One of the factors that is often cited as a key reason why President Donald J. Trump was elected as the forty-fifth president, was his pledge to the American people to "make America great again" by appointing "conservative judges" to the bench, particularly when it came to filling any vacancies that might open on the United States Supreme Court. Since the never ending fight for securing an ideological majority on the Supreme Court is always viewed with great concern by both political parties, many wondered whether then candidate Trump was simply telling potential voters what they wanted to hear, or …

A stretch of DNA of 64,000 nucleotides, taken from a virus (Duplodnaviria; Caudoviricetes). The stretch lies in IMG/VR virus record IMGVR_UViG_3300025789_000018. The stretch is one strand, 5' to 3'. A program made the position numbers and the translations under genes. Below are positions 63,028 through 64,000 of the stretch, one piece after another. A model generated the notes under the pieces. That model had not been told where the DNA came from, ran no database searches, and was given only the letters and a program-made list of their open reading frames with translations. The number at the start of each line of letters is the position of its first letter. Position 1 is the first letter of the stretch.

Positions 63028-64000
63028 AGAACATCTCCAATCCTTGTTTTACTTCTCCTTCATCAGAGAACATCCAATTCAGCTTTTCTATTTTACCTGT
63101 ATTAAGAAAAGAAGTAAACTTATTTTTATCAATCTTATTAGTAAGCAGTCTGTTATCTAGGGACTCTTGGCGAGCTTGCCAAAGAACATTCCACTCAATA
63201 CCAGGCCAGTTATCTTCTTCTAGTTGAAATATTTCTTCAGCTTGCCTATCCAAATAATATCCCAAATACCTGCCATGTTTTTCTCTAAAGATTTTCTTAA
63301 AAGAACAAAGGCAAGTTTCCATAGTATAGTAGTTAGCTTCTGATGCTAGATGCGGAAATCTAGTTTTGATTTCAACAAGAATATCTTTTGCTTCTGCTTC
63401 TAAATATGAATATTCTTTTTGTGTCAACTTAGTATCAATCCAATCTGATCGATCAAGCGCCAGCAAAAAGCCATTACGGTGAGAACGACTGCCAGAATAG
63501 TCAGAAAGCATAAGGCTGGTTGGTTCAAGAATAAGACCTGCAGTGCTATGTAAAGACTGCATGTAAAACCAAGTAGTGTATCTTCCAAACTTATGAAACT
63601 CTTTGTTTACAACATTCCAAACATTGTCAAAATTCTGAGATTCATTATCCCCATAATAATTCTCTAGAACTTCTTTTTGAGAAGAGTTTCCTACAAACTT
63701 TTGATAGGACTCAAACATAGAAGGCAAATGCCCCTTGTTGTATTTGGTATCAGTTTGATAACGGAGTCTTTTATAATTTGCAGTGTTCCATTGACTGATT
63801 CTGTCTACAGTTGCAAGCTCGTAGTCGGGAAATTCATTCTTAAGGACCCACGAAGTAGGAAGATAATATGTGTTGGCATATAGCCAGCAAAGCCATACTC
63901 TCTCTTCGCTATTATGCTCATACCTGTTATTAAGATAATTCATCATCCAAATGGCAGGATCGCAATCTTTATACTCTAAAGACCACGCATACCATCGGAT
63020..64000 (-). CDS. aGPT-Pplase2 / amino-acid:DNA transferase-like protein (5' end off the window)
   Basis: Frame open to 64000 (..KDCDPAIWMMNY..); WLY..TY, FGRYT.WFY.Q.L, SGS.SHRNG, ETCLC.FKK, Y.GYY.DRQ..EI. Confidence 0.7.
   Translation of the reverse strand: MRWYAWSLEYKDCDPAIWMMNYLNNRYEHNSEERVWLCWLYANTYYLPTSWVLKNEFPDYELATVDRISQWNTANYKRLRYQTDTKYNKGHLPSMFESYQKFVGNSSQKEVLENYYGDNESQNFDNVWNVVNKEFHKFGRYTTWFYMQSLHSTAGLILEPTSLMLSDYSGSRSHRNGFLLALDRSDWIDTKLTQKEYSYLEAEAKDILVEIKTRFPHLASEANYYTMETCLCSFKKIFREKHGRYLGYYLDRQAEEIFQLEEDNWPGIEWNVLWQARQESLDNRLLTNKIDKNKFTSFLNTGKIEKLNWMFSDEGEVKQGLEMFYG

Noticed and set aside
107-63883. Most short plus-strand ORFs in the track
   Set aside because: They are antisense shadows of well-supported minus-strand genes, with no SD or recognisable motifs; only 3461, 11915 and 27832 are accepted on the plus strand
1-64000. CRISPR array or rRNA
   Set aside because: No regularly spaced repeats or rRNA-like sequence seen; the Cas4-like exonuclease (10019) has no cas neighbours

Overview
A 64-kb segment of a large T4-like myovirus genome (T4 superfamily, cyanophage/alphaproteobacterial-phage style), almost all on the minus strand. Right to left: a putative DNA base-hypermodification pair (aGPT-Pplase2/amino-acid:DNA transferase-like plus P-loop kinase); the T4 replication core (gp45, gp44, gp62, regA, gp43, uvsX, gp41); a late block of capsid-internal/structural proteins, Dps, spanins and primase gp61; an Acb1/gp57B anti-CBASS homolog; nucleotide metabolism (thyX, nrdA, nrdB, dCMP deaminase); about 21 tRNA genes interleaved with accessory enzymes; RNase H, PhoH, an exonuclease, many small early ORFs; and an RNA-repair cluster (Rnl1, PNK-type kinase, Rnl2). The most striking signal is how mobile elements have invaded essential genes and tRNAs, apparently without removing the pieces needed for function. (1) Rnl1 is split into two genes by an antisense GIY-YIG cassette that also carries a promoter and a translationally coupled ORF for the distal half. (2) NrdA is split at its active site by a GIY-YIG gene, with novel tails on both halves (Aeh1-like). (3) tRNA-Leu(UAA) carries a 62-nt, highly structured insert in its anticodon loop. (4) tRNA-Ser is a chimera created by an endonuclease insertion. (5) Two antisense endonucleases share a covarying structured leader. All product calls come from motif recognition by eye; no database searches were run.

Rules To Impeach By - What It Takes To Remove A President, David Dittfurth Mar 2019

Rules To Impeach By - What It Takes To Remove A President, David Dittfurth

Faculty Articles

Professor David Dittfurth explains the steps that must be taken by Congress to impeach a president or other official.


Constitutional Shapeshifting: Giving The Fourth Amendment Substance In The Technology Driven World Of Criminal Investigation, Gerald S. Reamey Jun 2018

Constitutional Shapeshifting: Giving The Fourth Amendment Substance In The Technology Driven World Of Criminal Investigation, Gerald S. Reamey

Faculty Articles